Oakmont agrees with long hitters, so Spieth needs to rectify his lingering issues if he wants to contend in a week’s time. Quite frankly, that is not a lot of time in the golfing world – and even for the brilliance that Jordan Spieth possesses, a win at the US Open would be remarkable given his form of late. But still, stranger things have happened. The one thing Spieth has that trumps everybody is his ability to make cuts and lead groups even when he’s playing badly. His sheer desire to win and lack of self-doubt can never be underestimated; it’s a feat all great sportspeople live by; Michael Jordan had it, Tom Brady has it.
"Just continued work on my ball striking," explained the Texan. "I drove the ball well at periods of time this week, but for the most part, driving accuracy has got to really improve, especially going into Oakmont. I'll work hard."
And what of perennial underachiever and many people’s fancy Dustin Johnson? Fresh off a disappointing solo third at Jack Nicklaus' tournament, Johnson will enter the US Open as the one to watch. Johnson is still searching for his first win of the season, but he does have three top four finishes in his last five starts. Similar in playing style to Day, he is one of the longest drivers on tour (ranks third overall), and it feels like a win is on the way for DJ.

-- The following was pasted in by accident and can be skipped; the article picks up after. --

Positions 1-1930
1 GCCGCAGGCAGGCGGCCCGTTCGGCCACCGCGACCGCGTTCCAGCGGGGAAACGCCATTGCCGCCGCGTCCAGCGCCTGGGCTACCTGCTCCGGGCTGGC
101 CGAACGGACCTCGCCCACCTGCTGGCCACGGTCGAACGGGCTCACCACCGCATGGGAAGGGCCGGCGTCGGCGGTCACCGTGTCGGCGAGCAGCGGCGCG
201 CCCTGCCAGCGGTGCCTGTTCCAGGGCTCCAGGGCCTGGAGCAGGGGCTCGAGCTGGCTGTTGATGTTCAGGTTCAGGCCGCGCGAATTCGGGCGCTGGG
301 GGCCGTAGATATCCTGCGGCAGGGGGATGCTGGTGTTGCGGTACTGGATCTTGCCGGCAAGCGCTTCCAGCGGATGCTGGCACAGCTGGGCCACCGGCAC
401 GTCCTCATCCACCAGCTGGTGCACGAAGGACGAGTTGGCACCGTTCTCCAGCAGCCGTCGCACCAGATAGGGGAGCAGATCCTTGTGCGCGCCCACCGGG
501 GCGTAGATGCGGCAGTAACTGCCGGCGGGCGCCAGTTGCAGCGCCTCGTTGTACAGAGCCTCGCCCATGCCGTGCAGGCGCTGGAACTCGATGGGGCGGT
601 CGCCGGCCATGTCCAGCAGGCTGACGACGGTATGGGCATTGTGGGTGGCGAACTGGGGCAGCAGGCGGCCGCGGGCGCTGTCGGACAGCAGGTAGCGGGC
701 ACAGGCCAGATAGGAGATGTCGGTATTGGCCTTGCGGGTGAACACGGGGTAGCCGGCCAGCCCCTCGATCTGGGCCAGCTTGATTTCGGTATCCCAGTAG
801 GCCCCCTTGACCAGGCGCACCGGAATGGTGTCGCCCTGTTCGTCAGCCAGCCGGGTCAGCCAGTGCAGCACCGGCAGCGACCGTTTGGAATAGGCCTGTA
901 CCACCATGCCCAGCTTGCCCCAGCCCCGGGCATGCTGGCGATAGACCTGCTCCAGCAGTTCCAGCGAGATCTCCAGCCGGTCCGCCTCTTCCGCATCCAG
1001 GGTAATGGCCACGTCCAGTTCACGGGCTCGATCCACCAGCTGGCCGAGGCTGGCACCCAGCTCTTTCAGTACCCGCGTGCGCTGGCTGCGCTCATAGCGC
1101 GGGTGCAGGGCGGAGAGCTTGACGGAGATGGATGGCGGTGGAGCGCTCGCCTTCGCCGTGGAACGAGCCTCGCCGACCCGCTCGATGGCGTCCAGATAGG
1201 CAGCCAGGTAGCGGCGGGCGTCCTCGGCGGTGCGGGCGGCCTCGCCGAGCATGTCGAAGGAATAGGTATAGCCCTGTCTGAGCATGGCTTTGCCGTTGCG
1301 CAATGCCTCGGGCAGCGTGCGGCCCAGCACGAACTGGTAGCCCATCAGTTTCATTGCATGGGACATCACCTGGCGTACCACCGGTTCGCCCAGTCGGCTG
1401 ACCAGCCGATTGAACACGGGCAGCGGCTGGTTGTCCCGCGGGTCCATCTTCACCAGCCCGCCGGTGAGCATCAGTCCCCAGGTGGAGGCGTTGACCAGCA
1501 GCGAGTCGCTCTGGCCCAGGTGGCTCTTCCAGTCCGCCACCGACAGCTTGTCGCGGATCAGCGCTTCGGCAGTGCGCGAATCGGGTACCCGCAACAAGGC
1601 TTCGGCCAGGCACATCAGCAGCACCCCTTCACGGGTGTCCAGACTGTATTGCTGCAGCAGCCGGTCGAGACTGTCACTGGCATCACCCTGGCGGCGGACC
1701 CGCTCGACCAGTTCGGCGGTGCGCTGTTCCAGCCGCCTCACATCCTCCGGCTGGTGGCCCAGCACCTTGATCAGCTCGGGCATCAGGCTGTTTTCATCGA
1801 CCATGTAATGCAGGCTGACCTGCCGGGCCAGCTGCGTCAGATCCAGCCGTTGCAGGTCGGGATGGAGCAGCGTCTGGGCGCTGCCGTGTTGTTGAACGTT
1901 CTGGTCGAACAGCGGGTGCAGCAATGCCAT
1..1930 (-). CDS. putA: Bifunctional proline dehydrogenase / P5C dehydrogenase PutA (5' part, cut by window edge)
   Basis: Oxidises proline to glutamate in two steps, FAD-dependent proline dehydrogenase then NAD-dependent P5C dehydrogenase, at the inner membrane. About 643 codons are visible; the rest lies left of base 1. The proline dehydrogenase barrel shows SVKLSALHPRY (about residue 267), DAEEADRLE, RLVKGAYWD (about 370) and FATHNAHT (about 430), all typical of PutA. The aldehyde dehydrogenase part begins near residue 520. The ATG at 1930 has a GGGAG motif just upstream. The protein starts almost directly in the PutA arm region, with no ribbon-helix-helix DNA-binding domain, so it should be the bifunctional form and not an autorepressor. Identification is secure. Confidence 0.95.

When push comes to shove, I can’t help but think everything seems to be falling into place for Rory McIlroy specifically at the right time as he goes in search of his fifth major. Though his putting issues have been well documented, his performance at last week’s Memorial proved his ability to get the job done. Nobody's going to be making a ton of putts at Oakmont. The winner just needs to make the big ones.